If you’re an author it’s often an objective to get on the New York Times best sellers list. If you’re in any form of pop culture there’s usually a best selling list that is worth getting on. While getting on it is an indicator of how well you have done, it also perpetuates further success through attention and validation. The interesting thing about these ‘lists’ including the NY Times Best Seller list is the name itself. It isn’t the NY Times best ‘writing’ list. There’s a big clue in that. It isn’t the best work that wins. In fact, some of the most amazing work may remain hidden from the market forever because the person behind it couldn’t sell their ideas, or find some one to help them do that.
The lesson is simple and clear – If we want to be the best at anything, we need to pretty good at selling too.
In baseball a hitters average matters a lot. If you are hitting 100, it means that you score a run 1 out of 10 times you step up to the plate. If you are hitting 300, it means you are getting 3 runs per 10 steps up to the plate. In modern times, a season batting average higher than 300 means two things. The first is that you will be in high demand in major league baseball. The second is that you will be earning millions of dollars for that skill. Anything higher than .400 is regarded as an almost unachievable goal. The last player to do so, with enough plate appearances to qualify for the batting championship, was Ted Williams of the Boston Red Sox, who hit .406 in 1941, though the best modern players either threaten to or actually do achieve it occasionally, if only for brief periods of time.
It turns out that sales and baseball are very similar.
An average person will probably close a deal 1 out of 10 times. Someone who can get the job done 2 our of 10 times will make a very good living as a sales professional and earn an income well above the norm. If however, a person can get over 300 in selling, then they too will end up earning millions of dollars – just like the guys in the major leagues. All they need to do is find an industry that understands and appreciates the value of people who sell their wares. A big clue here is that it wont be a product that sells from a shelf. Another clue is that sales can be learned, it’s invariably a human skill that we all have, but very few people actually embrace their potential to do it.
When it comes to startups, we’ve all got to sell. We’ve got to sell our ideas, our passion, our product and our vision. We’ll even need to sell to our supply chain before we even get a chance to sell to customers. Success and selling are inextricably linked. No matter how advanced technology becomes someone has to sell it at some point, or revenue wont happen.
The thing to to remember though, is that we really only need a hit rate of 2 out of 10 to beat Joe Normal. Doing any better than that and we are on our way to stardom.
It has been said many times that ‘selling’ is the worlds highest paid profession. While I had my doubts early on in my career, I have never been more convinced of it that I am now. For quite a few reasons which I have shared below.
There is no limit
If we are in a real sales job, then there is no limit to what we can earn. That is, we work on commission. And while there are plenty of dodgy commission based sales jobs around, the serious sales roles allow sales people to earn as much as possible. It’s a simple formula to let a sales person take a piece of every pie they bake. If we are working in a sales role for a salary, then the truth is we are not really sales people. If we work in a sales role that has guaranteed distribution – then again we are not really in a sales role.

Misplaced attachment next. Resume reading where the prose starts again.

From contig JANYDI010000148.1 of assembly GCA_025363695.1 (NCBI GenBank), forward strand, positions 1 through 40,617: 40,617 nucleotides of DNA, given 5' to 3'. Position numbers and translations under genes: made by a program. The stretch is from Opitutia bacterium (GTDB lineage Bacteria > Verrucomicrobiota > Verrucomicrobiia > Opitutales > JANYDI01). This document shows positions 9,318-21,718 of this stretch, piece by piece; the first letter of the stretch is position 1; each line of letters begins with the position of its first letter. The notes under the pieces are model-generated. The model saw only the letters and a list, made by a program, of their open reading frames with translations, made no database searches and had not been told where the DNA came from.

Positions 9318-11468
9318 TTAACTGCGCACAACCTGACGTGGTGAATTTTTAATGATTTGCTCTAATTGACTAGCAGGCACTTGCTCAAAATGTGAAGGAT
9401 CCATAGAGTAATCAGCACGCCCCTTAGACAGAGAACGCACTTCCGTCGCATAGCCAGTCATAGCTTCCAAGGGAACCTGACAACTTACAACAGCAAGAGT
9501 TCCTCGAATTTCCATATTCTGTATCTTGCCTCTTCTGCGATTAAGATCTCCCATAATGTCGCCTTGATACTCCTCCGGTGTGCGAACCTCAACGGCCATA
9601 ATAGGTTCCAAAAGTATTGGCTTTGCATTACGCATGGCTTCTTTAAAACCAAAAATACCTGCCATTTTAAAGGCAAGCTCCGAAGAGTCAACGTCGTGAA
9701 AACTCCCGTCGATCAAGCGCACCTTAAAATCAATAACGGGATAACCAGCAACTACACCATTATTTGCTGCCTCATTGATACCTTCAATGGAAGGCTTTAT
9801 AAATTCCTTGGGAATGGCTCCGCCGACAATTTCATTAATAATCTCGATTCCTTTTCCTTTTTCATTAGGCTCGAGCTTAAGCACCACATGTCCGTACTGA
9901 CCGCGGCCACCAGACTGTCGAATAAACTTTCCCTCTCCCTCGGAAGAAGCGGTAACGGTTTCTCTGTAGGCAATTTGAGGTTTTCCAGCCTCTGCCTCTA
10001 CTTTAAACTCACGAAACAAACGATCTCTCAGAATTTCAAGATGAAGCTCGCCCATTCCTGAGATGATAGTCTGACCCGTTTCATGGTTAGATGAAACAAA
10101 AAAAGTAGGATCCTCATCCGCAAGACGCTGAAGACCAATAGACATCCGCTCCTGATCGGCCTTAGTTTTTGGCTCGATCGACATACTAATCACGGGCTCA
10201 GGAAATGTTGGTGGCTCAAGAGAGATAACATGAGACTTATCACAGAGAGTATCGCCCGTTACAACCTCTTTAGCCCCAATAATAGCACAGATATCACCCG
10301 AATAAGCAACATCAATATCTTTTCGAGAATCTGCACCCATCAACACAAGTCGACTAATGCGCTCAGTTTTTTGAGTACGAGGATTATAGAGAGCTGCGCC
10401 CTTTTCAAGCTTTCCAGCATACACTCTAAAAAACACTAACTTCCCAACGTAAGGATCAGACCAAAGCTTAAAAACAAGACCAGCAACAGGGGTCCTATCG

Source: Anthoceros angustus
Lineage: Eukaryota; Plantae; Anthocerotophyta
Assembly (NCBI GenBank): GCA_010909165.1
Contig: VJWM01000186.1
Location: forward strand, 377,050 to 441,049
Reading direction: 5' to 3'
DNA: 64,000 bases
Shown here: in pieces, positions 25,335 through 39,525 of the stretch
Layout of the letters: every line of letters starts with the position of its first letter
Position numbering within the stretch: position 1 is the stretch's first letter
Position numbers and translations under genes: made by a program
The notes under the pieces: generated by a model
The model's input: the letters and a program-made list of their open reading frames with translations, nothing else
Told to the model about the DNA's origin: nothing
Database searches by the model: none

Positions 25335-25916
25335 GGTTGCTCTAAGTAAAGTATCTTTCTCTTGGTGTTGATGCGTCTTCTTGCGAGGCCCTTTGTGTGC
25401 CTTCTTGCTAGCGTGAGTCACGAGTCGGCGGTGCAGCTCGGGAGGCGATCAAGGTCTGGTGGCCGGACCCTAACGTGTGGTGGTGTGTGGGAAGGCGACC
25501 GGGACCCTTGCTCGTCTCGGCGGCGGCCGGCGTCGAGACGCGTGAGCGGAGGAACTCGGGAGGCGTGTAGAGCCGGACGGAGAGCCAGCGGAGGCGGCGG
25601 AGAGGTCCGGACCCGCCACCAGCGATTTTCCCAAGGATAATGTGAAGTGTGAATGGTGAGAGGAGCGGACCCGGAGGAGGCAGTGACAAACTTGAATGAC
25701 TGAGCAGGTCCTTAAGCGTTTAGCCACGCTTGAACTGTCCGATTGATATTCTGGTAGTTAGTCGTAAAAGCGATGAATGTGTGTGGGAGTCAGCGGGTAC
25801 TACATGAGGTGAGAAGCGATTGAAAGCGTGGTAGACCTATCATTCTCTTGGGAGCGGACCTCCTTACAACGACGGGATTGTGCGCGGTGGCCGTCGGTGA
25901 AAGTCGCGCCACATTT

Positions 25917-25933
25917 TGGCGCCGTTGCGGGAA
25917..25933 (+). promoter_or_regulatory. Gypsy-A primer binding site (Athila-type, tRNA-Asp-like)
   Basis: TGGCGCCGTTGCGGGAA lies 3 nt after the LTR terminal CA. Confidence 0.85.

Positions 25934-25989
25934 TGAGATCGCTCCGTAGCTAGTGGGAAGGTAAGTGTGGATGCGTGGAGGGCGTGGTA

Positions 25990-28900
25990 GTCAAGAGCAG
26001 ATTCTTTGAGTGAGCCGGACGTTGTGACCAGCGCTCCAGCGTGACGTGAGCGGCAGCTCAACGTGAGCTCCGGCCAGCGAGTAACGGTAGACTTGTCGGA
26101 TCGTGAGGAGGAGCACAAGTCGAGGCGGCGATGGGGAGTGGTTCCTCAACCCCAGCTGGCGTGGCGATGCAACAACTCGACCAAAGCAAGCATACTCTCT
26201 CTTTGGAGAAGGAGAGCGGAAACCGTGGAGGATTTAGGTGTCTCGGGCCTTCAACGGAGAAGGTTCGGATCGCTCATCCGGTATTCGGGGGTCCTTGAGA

The truth about investment bankers
The general populous has been tricked into thinking that investment bankers (yes the type that hang out in wall street and ruin economies) are mathematicians and brilliant statisticians who work out innovative ways to generate more money than existed before they arrived. Well, the global economy learned the hard way that the people running the finance industry are not a bunch of geniuses who worked out algorithms beyond our comprehension. The reality is that the highly paid investment bankers are the sales people of their organizations simply extracting commissions. It just so happens that small percentages on big numbers really add up. The unfortunate thing for all of us is that they are unscrupulous operators who invent a bunch of bullshit (unsecured debt derivatives anyone?) to sell people sausages at steak prices. But the fact is the money goes to the guy who ‘convinces people to pay’ not the engine room.
Great entrepreneurs are gun sales people
It doesn’t matter how great our startup is, we have to sell the idea. First to investors, then to customers – and very often, even to employees and suppliers. The hardest part about what we do as entrepreneurs is getting people on board. Selling to all the members of our supply chain. Sure, the occasional new product or service enters the market and wows the world and spreads organically, but this is the exception more than the rule. It should be our assumption that we’ll have to sell startup to everyone it touches instead.
The definition of selling has changed
When we hear the term ‘salesperson’ we imagine the someone working in a car yard, or traveling sales guy with a brief case calling on prospects, or the telephone sales cold caller. We need to change our perception of what the sales person is these days. The sales person in the 21st century is the blogger, the tweeter, youtuber, the instagramer, the public speaker, the co-working space provider – anyone who is a self publisher. When we self publish, by definition we are building a personal brand that we hope to sell at some point in the future. It’s pretty much everyone. We’ve now entered the age of the micro entrepreneur and personal branding. And if we can’t sell ourselves, we certainly wont be able to sell anything else. We’re all sales people now.
The final human truth is that selling is technology agnostic. The sales process doesn’t care if we are selling potatoes, micro chips and iPhone apps. The process remains unchanged, even though the tools are broadening. And if we want to succeed at anything, at least financially, then we need to embrace the idea that selling is where the money is, always has been, and always will be.